Timothy was not that young
Many brothers think that Timothy, who was a disciple of
The reason I think that Timothy was an adult when he met Paul for the first time in Acts 16: 1-3 is for a couple of reasons: a) It was not fit that Paul would drag a teenager through his hard and dangerous life of missionary endeavors. b) When Paul first met Timothy, he was already a disciple ( verse 1 ), which suggests that he was not a boy or a teenager. In those times a youngster became an adult at the age of twenty. c) Timothy was a well known man in at least two cities, Lystra and Iconium (verse 2), which tells us that he was old enough to have been traveling between at least these two cities for some time, and relating with their inhabitants. d) The brethren of these two cities spoke well of him, which tells us that they knew him, his doings, behavior, and attitude, for some years before Paul met him.
"1 Then came he to Derbe and Lystra; and, behold, a certain disciple was there, named Timothy, the son of a certain woman, which was a Jewess, and believed; but his father was a Greek; 2 Which was well reported of by the brethren that were at Lystra and Iconium. 3 Him would Paul have to go forth with him; and took and circumcised him because of the Jews which were in those quarters; for they knew all that his father was a Greek." ( Acts 16: 1-3 )
According to some chronologies, Paul met Timothy about year 50, but he wrote his First Epistle to Timothy about year 64. This means that at that time Timothy was 14 years older than when Paul met him for the first time. If he was 22 or 24 when Paul first met him, he would then be at least 36 or 38 years old. After being taught and working with Paul for several years, having a prophecy about him, and after knowing that he had a gift from God, as we see in I Tim 4: 12-14, Paul decided to let him be a pastor, despite his youth. Paul considered that at the age of 38, Timothy was still very young to be a Pastor, but because of his special gift, prophecy about him and training, Paul made an exception with him.
"12 Let no man despise thy youth ; but be thou an example of the believers, in word, in conversation, in charity, in spirit, in faith, in purity. 13 Till I come, give attendance to reading, to exhortation, to doctrine. 14 Neglect not the gift that is in thee, which was given thee by prophecy, with the laying on of the hands of the presbytery." ( I Tim 4: 12-14 )
Because this man had such a special set of factors in his life, Paul put him as a pastor as an exception of the rule, but his ideas about who could become a pastor were quite different. Paul always suggested that pastors should be very mature brothers with experience, not youngsters. Men who were old enough to have had and educated their children, and show that they were well brought up, had good testimony, were under authority, etc.. These were the rules that Paul set forth to Timothy and Titus in order for them to chose other pastors. Let's see I Tim 3: 1-6 and Tit 1: 5-8.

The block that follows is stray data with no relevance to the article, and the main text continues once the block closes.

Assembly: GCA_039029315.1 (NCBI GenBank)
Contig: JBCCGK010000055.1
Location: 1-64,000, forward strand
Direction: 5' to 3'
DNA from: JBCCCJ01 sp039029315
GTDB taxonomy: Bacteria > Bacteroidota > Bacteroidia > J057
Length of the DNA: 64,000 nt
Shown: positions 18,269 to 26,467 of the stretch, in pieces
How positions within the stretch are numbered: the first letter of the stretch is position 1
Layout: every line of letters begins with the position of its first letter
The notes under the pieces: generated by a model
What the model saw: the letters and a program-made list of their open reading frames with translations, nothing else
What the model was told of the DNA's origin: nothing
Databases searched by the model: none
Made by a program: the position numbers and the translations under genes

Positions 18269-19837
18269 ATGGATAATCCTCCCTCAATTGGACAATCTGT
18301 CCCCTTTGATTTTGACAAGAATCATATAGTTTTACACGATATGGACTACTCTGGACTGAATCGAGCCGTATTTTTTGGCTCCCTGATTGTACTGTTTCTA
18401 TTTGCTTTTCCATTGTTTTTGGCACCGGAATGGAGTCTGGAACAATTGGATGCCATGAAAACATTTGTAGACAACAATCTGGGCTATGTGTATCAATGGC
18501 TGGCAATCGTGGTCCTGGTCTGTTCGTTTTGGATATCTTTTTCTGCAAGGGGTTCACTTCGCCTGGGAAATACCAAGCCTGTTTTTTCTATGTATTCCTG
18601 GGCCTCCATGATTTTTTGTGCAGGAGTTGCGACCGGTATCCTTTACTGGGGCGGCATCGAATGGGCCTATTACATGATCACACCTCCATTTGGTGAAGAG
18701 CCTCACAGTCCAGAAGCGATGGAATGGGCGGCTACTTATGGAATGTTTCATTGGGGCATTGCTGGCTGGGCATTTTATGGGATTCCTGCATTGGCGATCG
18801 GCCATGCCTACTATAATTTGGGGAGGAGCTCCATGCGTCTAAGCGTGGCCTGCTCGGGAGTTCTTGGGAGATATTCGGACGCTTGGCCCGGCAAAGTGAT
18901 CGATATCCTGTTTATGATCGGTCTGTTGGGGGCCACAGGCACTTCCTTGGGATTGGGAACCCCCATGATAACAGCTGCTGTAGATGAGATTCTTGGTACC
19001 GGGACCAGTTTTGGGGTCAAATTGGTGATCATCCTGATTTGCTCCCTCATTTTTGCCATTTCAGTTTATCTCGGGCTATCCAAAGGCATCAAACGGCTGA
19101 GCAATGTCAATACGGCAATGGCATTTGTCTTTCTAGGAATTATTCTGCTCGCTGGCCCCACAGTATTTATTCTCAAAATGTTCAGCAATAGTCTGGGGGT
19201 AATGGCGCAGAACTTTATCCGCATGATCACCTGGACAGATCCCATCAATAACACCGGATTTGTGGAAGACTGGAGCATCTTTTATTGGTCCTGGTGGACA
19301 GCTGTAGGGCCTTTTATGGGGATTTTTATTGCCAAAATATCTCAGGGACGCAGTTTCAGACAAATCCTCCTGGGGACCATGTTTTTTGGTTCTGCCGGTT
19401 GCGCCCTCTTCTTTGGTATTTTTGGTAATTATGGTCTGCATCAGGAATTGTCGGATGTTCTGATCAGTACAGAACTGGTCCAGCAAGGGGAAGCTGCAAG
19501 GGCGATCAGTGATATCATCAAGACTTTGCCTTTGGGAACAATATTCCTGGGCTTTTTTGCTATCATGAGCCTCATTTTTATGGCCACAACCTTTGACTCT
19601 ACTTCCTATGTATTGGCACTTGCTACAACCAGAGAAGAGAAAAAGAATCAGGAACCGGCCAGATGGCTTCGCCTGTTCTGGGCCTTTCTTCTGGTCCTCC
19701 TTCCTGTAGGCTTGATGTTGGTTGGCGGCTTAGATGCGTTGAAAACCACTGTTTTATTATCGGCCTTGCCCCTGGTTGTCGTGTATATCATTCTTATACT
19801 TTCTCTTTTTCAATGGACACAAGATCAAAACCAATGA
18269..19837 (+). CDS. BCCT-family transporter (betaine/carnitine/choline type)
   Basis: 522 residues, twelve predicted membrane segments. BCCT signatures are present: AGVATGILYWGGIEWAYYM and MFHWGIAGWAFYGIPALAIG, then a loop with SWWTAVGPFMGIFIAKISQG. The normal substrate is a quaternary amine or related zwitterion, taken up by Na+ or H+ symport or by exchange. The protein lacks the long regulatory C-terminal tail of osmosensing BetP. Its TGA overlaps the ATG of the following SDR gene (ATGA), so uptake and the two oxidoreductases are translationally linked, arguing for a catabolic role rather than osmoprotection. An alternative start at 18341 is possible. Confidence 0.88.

"1 This is a true saying, If a man desire the office of a bishop, he desireth a good work. 2 A bishop then must be blameless, the husband of one wife, vigilant, sober, of good behavior, given to hospitality, apt to teach; 3 not given to wine, no striker, not greedy of filthy lucre; but patient, not a brawler, not covetous; 4 one that ruleth well his own house, having his children in subjection with all gravity; 5 for if a man know not how to rule his own house, how shall he take care of the church of God? 6 Not a novice, lest being lifted up with pride he fall into the condemnation of the Devil." ( I Tim 3: 1-6 )
"5 For this cause left I thee in Crete, that thou shouldest set in order the things that are wanting, and ordain elders in every city, as I had appointed thee. 6 If any be blameless, the husband of one wife, having faithful children not accused of riot or unruly. 7 For a bishop must be blameless, as the steward of God; not selfwilled, not soon angry, not given to wine, no striker, not given to filthy lucre; 8 but a lover of hospitality, a lover of good men, sober, just, holy, temperate." ( Tit 1: 5-8 )
In both passages we see that what Paul had in mind, for a brother to become a pastor, was a man of 45 or 50 years old. We know this, because he had to be old enough to demonstrate that he had raised decent and faithful children, who were obedient to their father. A man in his thirties could never show such credentials. Therefore, Timothy, appointment by Paul, being at least 36 or 38 years old, was just an exception, not a rule. However, if today a man in his thirties can demonstrate that he has prophecies and gifts from God, and such good training as Timothy had, then another exception may be made with him.
The very fact that Paul felt compelled to defend Timothy's appointment despite being at least 36 or 38, tells us that it was not the common procedure, but an exception.
Our congregations should meditate on this. Also note I Tim 3: 1-6 and Tit 1: 5-8. We expect that our pastor should be one who is husband of only one wife, not given to wine, etc., consequently he must be also a man who can show well brought up and faithful children, all of which requires a mature man, not a youngster.